Interview: PAPA’s Darren Weiss

papa band
Left to right, Danny Presant and Darren Weiss.

Los Angeles duo PAPA will perform to a sold-out audience tonight at the Troubadour.

Influenced by punk, jazz, folk and hip hop, PAPA bandmates Darren Weiss and Danny Presant combine for an indie-rock and soul sound. They pride themselves on never relying on modern technology.

Ahead of their WeHo show, WEHOville caught up with drummer-vocalist Weiss.

Question: How’d you guys get started?

Answer: “There’s two official writing members, me and my friend Danny (Presant). He plays bass while I play drums and sing. When we tour we have a keyboardist and guitar player.”

Q: What about the group’s name?

A: “Papa was what I called my grandfather, who I was very close with and was very influential in my life. He would tell me really beautiful stories about the way he grew up. He was born in 1918 in Chicago, involved in various gangs and alcohol bootlegging. All kinds of crazy shit. Things of folklore and fairytale to me.”

Q: Papa’s stories served as an anchor for PAPA’s unique sound. How long has the band been making music?

A: “The first show under the name PAPA was almost five years ago, in New York where I was living and in school. [Then] it was a very different kind of thing musically, it was more ‘folkie,’ more acoustic guitar, piano, upright bass.”

Q: What inspires you to create?

A: “Music is only a very limited scope of what I’m pulling from. Poets like Gregory Corso are very important to me. In school I studied literature and Saul Bellow, also artists like Van Gogh, Jackson Pollock and Basquiat, Frank Lloyd Wright books. No one has my respect more than Nick Cave. “Push The Sky Away” is his 15th album and he’s more inspired and dangerous than anyone out there.”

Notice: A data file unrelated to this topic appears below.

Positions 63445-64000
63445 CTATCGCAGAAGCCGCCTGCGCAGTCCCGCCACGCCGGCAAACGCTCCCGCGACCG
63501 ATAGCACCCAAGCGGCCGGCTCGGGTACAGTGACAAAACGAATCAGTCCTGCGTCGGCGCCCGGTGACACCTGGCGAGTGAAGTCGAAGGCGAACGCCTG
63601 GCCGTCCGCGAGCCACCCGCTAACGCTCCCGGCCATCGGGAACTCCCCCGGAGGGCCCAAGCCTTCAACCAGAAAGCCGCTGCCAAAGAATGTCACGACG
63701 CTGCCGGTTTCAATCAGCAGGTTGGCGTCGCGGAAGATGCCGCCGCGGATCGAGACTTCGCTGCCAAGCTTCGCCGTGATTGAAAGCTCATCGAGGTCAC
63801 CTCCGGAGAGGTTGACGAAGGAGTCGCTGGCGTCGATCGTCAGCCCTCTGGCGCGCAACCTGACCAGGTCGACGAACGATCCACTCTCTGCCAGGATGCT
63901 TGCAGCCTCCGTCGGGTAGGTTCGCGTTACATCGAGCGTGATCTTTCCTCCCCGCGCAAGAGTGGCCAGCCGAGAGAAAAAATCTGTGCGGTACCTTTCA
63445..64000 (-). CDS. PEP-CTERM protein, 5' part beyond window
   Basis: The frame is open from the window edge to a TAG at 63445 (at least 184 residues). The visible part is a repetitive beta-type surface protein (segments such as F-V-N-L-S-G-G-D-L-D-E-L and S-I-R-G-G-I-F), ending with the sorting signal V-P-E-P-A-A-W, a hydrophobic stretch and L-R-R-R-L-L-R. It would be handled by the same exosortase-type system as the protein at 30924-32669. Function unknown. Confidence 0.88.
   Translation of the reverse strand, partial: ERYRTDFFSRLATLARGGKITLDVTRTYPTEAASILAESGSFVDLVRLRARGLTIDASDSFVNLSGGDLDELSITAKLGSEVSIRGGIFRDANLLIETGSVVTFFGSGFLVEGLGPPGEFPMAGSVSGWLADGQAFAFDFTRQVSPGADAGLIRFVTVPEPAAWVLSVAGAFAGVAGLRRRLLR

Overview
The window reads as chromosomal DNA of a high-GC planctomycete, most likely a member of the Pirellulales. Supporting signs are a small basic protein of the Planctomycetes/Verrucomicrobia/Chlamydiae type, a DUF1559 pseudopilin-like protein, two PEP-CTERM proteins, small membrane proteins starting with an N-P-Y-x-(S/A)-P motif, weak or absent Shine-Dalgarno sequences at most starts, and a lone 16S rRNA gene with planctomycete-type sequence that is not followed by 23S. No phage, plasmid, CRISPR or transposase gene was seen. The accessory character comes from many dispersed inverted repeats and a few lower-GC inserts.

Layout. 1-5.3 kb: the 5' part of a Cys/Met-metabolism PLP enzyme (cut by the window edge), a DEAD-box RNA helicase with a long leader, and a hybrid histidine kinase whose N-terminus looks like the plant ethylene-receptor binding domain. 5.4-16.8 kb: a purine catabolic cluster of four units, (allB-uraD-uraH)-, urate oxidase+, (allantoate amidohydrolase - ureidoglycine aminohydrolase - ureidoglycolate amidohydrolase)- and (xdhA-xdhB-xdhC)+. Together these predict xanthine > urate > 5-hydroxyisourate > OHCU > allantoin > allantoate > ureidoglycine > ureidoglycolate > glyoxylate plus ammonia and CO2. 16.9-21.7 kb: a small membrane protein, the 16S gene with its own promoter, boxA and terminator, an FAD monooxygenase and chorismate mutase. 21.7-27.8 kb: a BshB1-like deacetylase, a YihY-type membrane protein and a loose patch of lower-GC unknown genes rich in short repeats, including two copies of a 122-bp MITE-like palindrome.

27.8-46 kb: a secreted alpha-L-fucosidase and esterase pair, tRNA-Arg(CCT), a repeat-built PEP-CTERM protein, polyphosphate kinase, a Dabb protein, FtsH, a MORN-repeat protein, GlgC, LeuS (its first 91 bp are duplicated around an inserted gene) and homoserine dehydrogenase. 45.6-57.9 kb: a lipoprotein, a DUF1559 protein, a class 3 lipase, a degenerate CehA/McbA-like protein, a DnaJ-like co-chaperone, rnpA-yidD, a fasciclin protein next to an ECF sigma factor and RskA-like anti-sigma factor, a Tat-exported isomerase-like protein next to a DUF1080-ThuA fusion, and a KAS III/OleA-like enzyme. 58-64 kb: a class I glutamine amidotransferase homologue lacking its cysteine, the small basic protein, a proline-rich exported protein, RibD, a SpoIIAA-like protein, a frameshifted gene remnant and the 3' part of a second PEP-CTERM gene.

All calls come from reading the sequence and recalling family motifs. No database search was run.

Q: Why is band rather resistant to the world’s current fascination with electronic music?

A: “We don’t play any samples and we don’t play loops. Everything is us playing. It’s important to me that we keep it that way.”

Q: What’s your reason for incorporating hip hop in your music?

A: “I grew up on punk bands, also folk and jazz, Leonard Cohen, Tina Turner, but [in NYC] hip hop was the cultural music. It definitely became a bigger part of my life. I also listened to groups that absorbed hip hop and turned it into something else like the Talking Heads and The Clash. Their music is so much their own identity but the music has this other rhythmic quality to it. That’s how we infuse hip hop. We play American music.”

Q: One your musical idols, Leonard Cohen, has previously performed at The Troubadour.

A: “The first show I went to when I was 13 was at the Troubadour. I used to imagine, as a child, that success meant being able to headline the Troubadour. [Our show] it’s going to be sold out in advance. Something we take pride in because we don’t even have a record out. We have a lot of great fans in Los Angeles who we care about connecting with.”

Q: Tell us about your literary project.

A: “I will be releasing my first book, a collection of poems and drawings, sort of a companion piece to the album. It’s not PAPA but very closely related.”

Q: How do you stay so polished for live performances?

A: “We work really hard on our craft and our instruments to be good live. A lot of bands are afforded the crutch of technology. Even if they aren’t good song-writers, they don’t even have to be good at playing their songs. If you’re going to do this, that’s the only thing that really matters.”

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